- mild sedation to unconsciousness
- excitement at low dose
- cardiac depression; thiopental specifically
- decreased respiratory rate; brief apnea or shallow breaths
- sneezing, larynospasm, coughing
- initial decrease in GI motility, later increase
occurrence of two heart beats of the pulse in rapid succession
Pentobarbital is what type of barbiturate?
What barbiturate is used to treat status epilepticus and is largely being replaced by propofol?
T/F: Propofol is ultra short acting
Uses of propofol
- anesthetic induction
- short term maintenance
- tx of status epileptus in dogs
T/F: Propofol is highly fat soluble
Onset of action of Propofol
duration of action of Propofol
recovery time of Propofol
- Dogs: 20 mins
- Cats: 30 mins
T/F: Propofol provides analgesia
How does Propofol affect the cardiovascular and respiratory systems?
depresses both; may cause apnea and hypotension
Propofol is also an antiemetic and _________ intraocular and intracranial pressure
Adverse effects of propofol
- muscle tremors
- paddling, twitching, nystagmus (resembles seizures)
What drug, with repeated doses can cause heinz body formation? What other misc drug can cause this?
What will be produced by giving Propofol IM?
ataxia and mild sedation
What can result if Propofol is given too slowly?
How is propofol administered?
- IV bolus every 3-5 mins for 20 mins
- CRI with syringe pump or IV line
Propoflo can be used in what species?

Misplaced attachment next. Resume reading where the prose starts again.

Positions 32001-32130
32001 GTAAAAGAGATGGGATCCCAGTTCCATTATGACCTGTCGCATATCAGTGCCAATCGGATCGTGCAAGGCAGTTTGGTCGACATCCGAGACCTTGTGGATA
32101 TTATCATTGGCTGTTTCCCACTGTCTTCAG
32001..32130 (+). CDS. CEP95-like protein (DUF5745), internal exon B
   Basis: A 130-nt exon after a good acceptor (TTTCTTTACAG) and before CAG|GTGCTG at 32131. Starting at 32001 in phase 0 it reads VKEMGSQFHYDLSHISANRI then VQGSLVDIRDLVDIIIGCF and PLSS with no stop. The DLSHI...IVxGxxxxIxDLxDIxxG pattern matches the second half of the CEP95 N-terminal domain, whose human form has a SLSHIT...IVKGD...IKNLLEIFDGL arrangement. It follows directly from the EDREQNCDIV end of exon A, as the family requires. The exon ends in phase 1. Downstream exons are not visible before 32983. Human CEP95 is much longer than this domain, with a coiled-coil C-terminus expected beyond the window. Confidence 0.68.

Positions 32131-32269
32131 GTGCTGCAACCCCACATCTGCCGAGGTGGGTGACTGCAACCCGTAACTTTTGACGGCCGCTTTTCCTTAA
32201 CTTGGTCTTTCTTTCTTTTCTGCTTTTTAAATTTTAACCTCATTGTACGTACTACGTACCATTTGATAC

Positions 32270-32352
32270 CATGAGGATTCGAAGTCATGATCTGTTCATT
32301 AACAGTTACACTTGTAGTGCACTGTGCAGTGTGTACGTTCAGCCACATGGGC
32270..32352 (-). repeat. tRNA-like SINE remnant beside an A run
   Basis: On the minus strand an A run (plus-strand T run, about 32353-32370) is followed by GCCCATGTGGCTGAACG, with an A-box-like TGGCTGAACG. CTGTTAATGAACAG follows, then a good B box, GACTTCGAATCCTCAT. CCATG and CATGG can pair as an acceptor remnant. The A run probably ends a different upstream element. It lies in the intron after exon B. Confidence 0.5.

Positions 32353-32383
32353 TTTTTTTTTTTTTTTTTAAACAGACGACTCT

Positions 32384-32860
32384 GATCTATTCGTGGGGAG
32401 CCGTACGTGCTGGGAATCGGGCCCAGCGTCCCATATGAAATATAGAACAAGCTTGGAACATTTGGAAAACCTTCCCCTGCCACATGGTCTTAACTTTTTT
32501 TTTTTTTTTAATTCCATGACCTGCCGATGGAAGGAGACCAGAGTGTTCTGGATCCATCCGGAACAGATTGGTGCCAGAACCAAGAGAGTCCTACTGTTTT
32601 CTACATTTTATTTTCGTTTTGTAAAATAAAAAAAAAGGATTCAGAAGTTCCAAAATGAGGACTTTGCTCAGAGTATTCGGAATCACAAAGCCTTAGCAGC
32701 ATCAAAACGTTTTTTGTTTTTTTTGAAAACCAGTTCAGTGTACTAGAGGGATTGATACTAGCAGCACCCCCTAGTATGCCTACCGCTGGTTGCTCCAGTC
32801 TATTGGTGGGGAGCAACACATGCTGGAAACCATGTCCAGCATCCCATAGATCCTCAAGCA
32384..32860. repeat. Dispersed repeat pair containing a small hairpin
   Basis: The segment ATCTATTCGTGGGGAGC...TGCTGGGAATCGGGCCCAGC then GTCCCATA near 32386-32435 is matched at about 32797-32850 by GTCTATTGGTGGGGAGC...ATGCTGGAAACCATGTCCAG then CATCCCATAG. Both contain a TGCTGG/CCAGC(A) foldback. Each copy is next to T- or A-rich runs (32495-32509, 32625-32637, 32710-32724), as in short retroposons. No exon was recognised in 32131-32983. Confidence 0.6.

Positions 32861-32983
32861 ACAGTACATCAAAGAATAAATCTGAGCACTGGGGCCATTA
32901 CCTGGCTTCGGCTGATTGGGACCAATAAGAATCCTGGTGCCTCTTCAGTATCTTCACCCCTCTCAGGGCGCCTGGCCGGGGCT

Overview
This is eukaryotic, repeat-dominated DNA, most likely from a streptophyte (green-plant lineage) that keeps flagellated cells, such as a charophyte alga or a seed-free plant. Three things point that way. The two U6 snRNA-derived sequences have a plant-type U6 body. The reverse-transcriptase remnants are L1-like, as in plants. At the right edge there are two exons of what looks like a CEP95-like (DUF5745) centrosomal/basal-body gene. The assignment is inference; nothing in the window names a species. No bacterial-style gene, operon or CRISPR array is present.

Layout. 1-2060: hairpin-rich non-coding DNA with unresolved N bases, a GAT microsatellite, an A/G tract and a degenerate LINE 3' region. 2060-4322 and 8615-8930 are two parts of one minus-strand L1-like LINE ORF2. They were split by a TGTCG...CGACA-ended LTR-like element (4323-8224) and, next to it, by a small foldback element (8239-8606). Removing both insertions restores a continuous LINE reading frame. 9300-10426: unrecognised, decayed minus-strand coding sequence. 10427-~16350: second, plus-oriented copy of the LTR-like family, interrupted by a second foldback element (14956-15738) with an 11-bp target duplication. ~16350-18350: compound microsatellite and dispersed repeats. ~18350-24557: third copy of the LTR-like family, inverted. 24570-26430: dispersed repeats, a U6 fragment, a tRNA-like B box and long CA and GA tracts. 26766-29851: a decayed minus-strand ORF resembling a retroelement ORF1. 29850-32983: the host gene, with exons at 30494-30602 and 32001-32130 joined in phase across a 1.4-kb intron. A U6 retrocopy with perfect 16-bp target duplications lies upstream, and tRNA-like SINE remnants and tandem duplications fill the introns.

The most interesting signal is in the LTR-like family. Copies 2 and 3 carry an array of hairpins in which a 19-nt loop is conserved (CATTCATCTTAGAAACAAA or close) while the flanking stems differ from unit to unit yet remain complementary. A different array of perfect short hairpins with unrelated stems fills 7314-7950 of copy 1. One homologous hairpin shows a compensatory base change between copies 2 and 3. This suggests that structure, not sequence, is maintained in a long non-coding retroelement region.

dogs and cats
Propoflo 28 cannot be used in what species?
Propoflo must be discarded _____ after of opening.
T/F: Telazol is a controlled substance.
onset of action in ketamine
Duration of action in ketamine
What effect does a higher dose of ketamine produce
longer sedation (not increased anesthetic effect)
T/F: Ketamine should be avoided in animals with kidney or liver disease.
T/F: analgesia is not provided with dissociative anesthetics
T/F: Sensitivity to sensory stimuli is an effect of dissociative anesthetics
How do dissociative anesthetics effect the cardiovascular and respiratory systems?
- increase HR and cardiac output
- increase mean blood pressure
- decreased inotropy
- cardiac arrythmias
How are dissociative anesthetics administered?
T/F: Dissociative anesthetics have no effective reversal agent
T/F: increased salivation and respiratory tract secretions are an adverse effect of dissociative anesthetics.
What species is ketamine approved for use?
Cats, subhuman primates
T/F: ketamine can also be administered orally
recovery time of ketamine
How is ketamine eliminated from the animals system?
- cats: renal
- dogs: hepatic
Onset of action in ketamine + diazepam
Duration of action in ketamine + diazepam
recovery in ketamine + diazepam
How long is Telazol stable once reconstituted?
- room temp: 4 days
- fridge: 14 days
What are advantages of Telazol compared to Ketamine
- decreased apneustic respiratory response
- can be given SC
- effective in some wildlife